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Some serial lust killers suffer from erectile dysfunction in the context of a consensual relationship with a living human. In one sample of them, 44 per cent indicated erectile difficulties. It appears that some killers can only secure and maintain an erection, if at all, in the presence of a dead body, as with John Christie, or blood, as with Andrei Chikatilo. More speculatively, Robert Lee Yates Jr. also fits this description. It appears that John Christie was mocked for erectile difficulties. He viewed the body of his grandfather, which possibly had a role in the tragedy. It is possible that being gassed in World War I contributed to his pathological sexuality. Andrei Chikatilo is the most famous serial killer from the USSR. His early life in the Ukraine was associated with a multitude of different stressors. His erectile difficulties might have stemmed in part from bullying and taunting.
This article examines civilian mobilization amidst the Donbas war, Ukraine. It focuses on ordinary residents of the frontline regions who voluntarily got together to address the humanitarian and military consequences of war in the environment of lacking state support. It explores the micro-level dynamics of mobilization, particularly the demographic profile of civilian volunteers, their motivations to join, and pathways to engagement. In so doing, it provides an account of how ordinary residents of seemingly passive regions – Southern and Eastern Ukraine – become active in times of crisis. Contrary to the mainstream accounts that credit civilian mobilization to the rise of patriotism in wartime, it demonstrates that local security concerns and affective reactions to the heightened precarity of others are crucial factors that propel collective action at the rear. In the case of Ukraine, the efficiency of wartime mobilization was increased through the structures that emerged during the proceeding Maidan protests, as well as preexisting private and entrepreneurial networks. By employing ethnographic tools of inquiry, the article interrogates the mobilizing potential of seemingly latent communities in times of crisis and contributes to the literature on wartime collective action at the rear.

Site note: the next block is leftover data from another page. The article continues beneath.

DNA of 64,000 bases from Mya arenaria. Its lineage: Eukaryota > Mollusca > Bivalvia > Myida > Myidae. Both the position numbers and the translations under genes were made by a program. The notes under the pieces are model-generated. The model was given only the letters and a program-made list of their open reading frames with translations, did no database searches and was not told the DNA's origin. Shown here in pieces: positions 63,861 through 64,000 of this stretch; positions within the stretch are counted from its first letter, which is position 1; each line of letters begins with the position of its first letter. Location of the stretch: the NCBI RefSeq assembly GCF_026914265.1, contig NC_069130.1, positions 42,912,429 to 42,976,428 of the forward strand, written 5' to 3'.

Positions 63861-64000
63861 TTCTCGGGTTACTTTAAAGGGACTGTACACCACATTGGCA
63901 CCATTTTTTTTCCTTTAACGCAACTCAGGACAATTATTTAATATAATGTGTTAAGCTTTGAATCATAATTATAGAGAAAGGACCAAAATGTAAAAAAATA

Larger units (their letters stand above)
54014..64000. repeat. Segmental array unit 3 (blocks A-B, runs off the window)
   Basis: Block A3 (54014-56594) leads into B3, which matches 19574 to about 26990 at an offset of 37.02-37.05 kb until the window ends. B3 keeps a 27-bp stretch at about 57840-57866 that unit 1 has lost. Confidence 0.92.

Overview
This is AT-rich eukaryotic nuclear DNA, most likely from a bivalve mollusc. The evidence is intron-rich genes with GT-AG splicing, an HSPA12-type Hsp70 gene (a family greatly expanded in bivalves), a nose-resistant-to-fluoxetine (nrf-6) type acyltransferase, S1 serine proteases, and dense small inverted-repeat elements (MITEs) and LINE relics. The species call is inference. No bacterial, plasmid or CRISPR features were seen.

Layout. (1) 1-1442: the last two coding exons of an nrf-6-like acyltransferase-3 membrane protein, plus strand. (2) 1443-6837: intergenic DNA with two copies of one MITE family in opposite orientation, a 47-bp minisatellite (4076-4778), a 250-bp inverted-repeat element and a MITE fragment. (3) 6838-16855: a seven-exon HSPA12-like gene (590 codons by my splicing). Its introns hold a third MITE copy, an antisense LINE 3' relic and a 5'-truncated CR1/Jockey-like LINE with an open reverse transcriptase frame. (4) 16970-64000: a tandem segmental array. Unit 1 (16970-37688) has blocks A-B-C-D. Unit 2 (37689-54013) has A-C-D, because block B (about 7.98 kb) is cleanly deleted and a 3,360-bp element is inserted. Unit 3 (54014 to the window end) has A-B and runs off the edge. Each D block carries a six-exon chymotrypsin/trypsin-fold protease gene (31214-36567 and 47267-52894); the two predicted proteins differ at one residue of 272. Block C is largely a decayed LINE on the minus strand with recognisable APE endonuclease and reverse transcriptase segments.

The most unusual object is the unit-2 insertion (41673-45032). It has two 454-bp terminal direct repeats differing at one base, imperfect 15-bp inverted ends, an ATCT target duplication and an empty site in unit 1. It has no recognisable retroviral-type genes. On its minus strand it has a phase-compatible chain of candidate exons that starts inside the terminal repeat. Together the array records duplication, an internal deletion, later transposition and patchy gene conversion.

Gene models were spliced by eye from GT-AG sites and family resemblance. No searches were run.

In 2014, eight years prior to the Russian invasion of Ukraine in 2022, Russian-backed separatists seized parts of the Ukrainian regions Luhansk and Donetsk. Shortly thereafter, thousands of Ukrainians voluntarily enrolled to various paramilitary battalions. Unlike the Right Sector's Volunteer Ukrainian Corps (RS VUC), almost all battalions were incorporated into Ukrainian official defence structures. Applying uncertainty-identity theory and based on interviews, observations, and documents, this study investigates the attractiveness of RS VUC prior to the 2022 war, motivating the fighters to join this organisation and to remain in it. The study found that fighters of RS VUC distrusted society, the wider population, and state authorities. RS VUC, with its high fighting morale, discipline, family-like relationships between fighters, as well as its clear ideology and boundaries between ‘us’ and ‘them’, were attractive to the fighters since its unambiguous group prototypes and high entitativity, reduced the fighters’ self-uncertainty regarding their social identity in an uncertain environment. The findings also revealed that the fighters’ choice to join RS VUC can be understood as a rational decision, since RS VUC's group entitativity provided the fighters with moral and emotional benefits, as well as maximised their chances of survival.
The war in Donbas led some observers to speculate that this event might threaten intergroup relations in Ukraine. While studies in the 1990s indicated relatively positive attitudes between the different ethnic and linguistic groups, it has not been analyzed systematically how these attitudes have developed over time. Such an analysis contributes to our general understanding as to how war and nation-building politics affect attitudes toward minorities. Analyzing survey data from the Kyiv International Institute of Sociology from 1995 to 2018 using multivariate statistical methods, I show that the prejudice toward Russian-speaking Ukrainians – measured using the social distance scale – has increased since 2014, when both the war and Poroshenko’s presidency began, although the rise is rather small. A likely explanation to this phenomenon is the perceived link between Russian speakers and Russia as the aggressor in the war. The fact that Yushchenko’s presidency (2006–2009) did not result in a similar increase of negative sentiments, despite similarities between Yushchenko’s and Poroshenko’s identity politics, allows me to suggest that the higher level of prejudice under Poroshenko cannot be solely explained by the political rhetoric promoting an ethnic Ukrainian identity. However, the interplay of political rhetoric and war might have been relevant.